Greece is being lashed with torrential rains which have flooded homes, businesses and roads and left at least one person dead after a wall collapsed in the extreme weather.
Hundreds of millimeters of rainfall have been dumped over some areas in the last 24 hours as a strong area of low pressure passes over the country, leading to dangerous flash floods.
Greece’s prime minister, Kyriakos Mitsotakis, has said that it is facing a “totally extreme weather phenomenon” and has urged the public to follow instructions from authorities.
The rainfall is particularly severe in central Greece and on the island of Evia and the Sporades Islands.
One man died on Tuesday after he was crushed by a wall in the village of Agios Georgios, near the city of Volos, according to the Greek fire service.
Another man was missing after he was swept away with his car on the outskirts of Volos, the fire service told CNN.
Traffic circulation has been banned by the police in Volos and surrounding areas, as well as on the island of Skiathos. Part of the local hospital in Volos has also been flooded.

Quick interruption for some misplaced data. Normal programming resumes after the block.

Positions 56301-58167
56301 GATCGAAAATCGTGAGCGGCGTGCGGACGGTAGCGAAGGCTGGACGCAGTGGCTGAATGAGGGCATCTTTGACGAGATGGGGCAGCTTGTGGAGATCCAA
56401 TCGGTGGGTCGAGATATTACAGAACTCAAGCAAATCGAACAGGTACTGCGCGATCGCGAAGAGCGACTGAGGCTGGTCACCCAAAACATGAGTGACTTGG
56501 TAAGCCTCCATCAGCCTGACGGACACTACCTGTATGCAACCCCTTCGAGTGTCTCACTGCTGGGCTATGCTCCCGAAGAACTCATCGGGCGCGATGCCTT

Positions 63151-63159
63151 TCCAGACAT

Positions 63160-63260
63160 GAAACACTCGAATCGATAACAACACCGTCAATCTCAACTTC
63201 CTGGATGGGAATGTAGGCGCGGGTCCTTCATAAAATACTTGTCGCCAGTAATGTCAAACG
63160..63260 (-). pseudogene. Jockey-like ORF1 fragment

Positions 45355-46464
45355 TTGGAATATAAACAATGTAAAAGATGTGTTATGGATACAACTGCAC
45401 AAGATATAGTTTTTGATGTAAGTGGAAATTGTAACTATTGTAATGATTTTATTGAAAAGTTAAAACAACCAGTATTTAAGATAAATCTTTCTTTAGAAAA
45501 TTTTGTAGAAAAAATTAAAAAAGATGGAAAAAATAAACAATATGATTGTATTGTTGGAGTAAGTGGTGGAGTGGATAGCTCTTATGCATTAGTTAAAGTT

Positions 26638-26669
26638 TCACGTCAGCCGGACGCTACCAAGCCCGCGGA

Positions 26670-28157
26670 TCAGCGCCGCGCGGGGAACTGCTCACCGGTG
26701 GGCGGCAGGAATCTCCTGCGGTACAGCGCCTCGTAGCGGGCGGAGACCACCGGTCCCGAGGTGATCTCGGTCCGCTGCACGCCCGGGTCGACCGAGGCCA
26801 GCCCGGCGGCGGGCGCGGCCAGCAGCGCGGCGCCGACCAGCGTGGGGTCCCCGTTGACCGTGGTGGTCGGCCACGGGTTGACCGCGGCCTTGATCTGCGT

The storm, which has officially been named Daniel by the national meteorological services in southeast Europe, has been moving slowly across the country toward the southwest.
Its center is emerging into the Mediterranean Sea but it will continue to bring heavy rainfall and flooding to Greece and islands in the eastern Mediterranean over the next 24 to 48 hours.
Red warnings are posted for heavy rain and thunderstorms through Wednesday for multiple provinces, especially eastern facing coastlines which will see continuous bouts of thunderstorms.
As the storm enters the Mediterranean Sea, it may take on characteristics similar to a tropical storm.
Known as “medicanes,” these systems can bring dangerous conditions to the Mediterranean Sea and coastal countries similar to tropical storms and hurricanes in the Atlantic or typhoons in the Pacific.
Warm sea surface temperatures of 27 to 30 degrees Celsius could allow the storm to strengthen across the eastern Mediterranean over the next day or two.
The storm comes just as Greece has managed to bring under control hundreds of raging wildfires which have devastated parts of the country over the past weeks.
Scientists are clear that the kind of extreme weather Greece has faced this summer, from floods and fires to extreme heat, will only become more common and more severe as humans continue to burn planet-heating fossil fuels.